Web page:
Subject: I have found a CD that I think you would enjoy
Songs For Silverman (Special Package)
Genres: Alternative Rock, Folk, Pop, Rock
* Gold foil-embossed hardbound cover * 40-page booklet full of Ben Folds? personal photos * Bonus 45-minute DVD with behind-the-scenes footage from the recording studio, live performances, home movies, and interviews with ... more »
* Gold foil-embossed hardbound cover * 40-page booklet full of Ben Folds? personal photos * Bonus 45-minute DVD with behind-the-scenes footage from the recording studio, live performances, home movies, and interviews with Ben Folds and his band.
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"Songs for Silverman" is gold, man
Pat Taormina | Sacramento, CA | 05/02/2005
(5 out of 5 stars)
"This is yet another stellar change in direction for Ben, who shows a new and deeper facet with each passing album. Simply put, this album is well-produced and well-constructed, with two new background players (Jared Reynolds [bass] and Lindsay Jamieson [drums]), a DVD-sized package (if you get this edition), a bonus 40-minute DVD, and a whole new booklet of photography by Ben and his wife Frally. You'll also see familiar faces in the guest artists: Weird Al Yankovic, John Mark Painter, and Frally Folds.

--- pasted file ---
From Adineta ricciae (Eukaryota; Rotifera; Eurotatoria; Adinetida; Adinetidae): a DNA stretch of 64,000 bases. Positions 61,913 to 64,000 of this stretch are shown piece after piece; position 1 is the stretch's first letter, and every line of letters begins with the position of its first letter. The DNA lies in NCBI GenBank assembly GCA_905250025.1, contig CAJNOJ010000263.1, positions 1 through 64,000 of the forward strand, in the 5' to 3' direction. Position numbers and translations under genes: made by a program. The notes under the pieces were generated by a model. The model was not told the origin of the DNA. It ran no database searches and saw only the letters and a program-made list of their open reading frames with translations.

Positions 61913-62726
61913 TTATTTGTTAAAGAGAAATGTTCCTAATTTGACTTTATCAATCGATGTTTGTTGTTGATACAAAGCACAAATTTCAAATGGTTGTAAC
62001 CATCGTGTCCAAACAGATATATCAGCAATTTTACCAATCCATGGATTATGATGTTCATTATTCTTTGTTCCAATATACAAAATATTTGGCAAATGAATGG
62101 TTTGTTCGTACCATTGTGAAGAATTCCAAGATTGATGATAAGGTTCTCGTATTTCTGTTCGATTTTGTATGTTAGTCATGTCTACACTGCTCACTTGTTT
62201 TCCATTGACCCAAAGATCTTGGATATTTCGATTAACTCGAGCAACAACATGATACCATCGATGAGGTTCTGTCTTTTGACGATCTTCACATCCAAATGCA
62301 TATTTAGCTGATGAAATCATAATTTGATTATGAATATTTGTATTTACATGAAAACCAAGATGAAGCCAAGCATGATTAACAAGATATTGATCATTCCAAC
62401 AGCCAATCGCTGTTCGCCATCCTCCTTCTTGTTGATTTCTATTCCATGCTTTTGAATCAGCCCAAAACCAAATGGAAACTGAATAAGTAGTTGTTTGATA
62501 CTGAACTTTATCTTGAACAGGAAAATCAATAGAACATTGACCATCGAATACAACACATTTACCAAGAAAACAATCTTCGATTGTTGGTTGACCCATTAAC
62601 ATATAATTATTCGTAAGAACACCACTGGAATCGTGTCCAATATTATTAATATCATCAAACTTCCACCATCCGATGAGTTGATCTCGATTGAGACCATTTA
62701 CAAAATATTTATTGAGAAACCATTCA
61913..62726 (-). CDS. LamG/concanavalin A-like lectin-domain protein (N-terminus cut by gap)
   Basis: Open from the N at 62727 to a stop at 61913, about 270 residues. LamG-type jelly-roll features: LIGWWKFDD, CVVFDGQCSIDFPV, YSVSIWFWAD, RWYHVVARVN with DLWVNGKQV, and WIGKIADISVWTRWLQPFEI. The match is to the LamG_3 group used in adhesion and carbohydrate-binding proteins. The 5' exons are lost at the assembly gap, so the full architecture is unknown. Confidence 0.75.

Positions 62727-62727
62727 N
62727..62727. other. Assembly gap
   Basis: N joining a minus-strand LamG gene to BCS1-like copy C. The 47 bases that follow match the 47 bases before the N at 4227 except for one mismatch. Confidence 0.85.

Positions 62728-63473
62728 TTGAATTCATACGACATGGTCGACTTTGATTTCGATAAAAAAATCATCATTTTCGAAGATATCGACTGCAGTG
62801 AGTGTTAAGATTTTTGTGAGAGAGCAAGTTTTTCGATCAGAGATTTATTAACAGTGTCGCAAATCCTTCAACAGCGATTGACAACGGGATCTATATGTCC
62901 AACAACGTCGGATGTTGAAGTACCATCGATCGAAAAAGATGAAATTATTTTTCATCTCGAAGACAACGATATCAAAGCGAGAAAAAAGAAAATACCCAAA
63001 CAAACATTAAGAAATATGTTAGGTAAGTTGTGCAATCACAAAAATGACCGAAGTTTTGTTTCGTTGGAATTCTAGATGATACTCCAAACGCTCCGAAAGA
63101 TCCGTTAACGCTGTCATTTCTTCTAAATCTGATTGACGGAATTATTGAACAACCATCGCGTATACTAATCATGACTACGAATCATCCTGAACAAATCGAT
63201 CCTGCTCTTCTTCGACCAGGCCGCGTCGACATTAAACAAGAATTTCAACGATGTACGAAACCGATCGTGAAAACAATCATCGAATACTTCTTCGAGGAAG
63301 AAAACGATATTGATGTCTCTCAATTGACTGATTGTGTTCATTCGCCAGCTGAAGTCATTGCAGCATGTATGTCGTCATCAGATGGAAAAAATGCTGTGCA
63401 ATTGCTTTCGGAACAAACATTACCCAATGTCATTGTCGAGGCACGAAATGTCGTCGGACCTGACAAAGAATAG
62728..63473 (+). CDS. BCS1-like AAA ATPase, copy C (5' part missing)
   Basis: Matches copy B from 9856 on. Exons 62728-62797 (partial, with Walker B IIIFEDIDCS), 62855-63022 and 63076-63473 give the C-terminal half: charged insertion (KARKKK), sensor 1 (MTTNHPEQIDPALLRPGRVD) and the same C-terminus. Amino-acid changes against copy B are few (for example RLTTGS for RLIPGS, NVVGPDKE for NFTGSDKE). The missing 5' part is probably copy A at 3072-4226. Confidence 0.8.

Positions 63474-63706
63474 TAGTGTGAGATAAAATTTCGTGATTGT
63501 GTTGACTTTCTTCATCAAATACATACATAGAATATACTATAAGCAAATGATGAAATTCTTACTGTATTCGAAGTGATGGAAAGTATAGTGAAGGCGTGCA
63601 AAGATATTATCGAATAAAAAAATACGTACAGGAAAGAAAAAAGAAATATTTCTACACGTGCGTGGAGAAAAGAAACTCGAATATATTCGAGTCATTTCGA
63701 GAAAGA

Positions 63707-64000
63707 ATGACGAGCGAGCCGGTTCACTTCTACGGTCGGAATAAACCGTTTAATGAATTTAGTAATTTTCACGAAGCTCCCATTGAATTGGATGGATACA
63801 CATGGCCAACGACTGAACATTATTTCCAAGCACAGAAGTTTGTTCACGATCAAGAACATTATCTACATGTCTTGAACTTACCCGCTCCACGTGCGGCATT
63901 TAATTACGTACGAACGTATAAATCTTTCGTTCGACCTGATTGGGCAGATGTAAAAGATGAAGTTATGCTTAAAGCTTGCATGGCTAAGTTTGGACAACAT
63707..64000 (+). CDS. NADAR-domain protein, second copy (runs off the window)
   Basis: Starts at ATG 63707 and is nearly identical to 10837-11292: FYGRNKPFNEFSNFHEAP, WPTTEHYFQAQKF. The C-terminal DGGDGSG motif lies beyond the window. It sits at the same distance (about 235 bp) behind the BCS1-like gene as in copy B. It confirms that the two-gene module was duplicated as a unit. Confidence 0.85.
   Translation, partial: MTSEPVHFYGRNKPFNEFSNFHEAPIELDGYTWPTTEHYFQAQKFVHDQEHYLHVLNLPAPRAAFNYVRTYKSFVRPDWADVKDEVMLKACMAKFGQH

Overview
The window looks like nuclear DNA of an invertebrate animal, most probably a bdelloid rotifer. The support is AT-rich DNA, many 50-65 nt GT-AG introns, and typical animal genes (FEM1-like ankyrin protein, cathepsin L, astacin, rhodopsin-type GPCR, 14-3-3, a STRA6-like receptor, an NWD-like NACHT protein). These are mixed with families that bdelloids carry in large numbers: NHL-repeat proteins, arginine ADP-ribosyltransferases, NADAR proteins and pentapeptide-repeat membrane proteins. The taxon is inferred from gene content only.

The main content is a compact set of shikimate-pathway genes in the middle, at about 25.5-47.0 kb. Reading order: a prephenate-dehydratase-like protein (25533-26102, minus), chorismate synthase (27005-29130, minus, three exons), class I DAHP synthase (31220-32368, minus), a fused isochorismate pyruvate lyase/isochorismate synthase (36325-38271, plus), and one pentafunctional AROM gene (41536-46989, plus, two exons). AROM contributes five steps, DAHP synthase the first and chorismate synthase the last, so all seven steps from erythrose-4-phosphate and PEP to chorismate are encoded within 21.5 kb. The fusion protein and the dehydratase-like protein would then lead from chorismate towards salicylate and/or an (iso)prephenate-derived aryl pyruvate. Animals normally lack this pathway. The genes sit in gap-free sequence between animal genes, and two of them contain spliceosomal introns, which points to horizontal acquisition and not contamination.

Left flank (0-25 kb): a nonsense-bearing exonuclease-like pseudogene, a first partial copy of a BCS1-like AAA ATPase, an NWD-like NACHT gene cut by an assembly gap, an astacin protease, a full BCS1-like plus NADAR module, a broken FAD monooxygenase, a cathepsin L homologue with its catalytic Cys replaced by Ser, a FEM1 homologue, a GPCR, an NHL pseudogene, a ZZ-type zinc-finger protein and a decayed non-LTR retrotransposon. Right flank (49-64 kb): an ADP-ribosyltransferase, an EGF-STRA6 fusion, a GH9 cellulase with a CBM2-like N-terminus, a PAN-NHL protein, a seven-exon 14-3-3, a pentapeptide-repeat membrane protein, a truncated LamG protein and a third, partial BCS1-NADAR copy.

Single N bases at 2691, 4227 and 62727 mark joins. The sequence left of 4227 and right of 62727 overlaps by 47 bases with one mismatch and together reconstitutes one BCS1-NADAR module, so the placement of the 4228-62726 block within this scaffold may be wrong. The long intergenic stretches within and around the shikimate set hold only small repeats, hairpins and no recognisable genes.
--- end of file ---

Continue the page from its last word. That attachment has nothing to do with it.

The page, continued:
For those of you thinking that a new bassist and drummer mean a return to the 90's and the return of a "Five," you're in for a shock. While Reynolds and Jamieson provide a magnificent background on instrumentation and vocals, their style differs drastically from the band of old. It isn't necessarily a bad or a good change, just different. This album also won't have the same dynamics as Ben's previous album (Rockin the Suburbs) or his EPs released in 2003 & 2004. As always, some will welcome the change and see it as a musician expanding his horizons and breadth, while others will not accept the fact that change is inevitable and view this as a possible betrayal of the old sound (hopefully, "Rockin' the Suburbs" and/or the EPs weeded these people out already).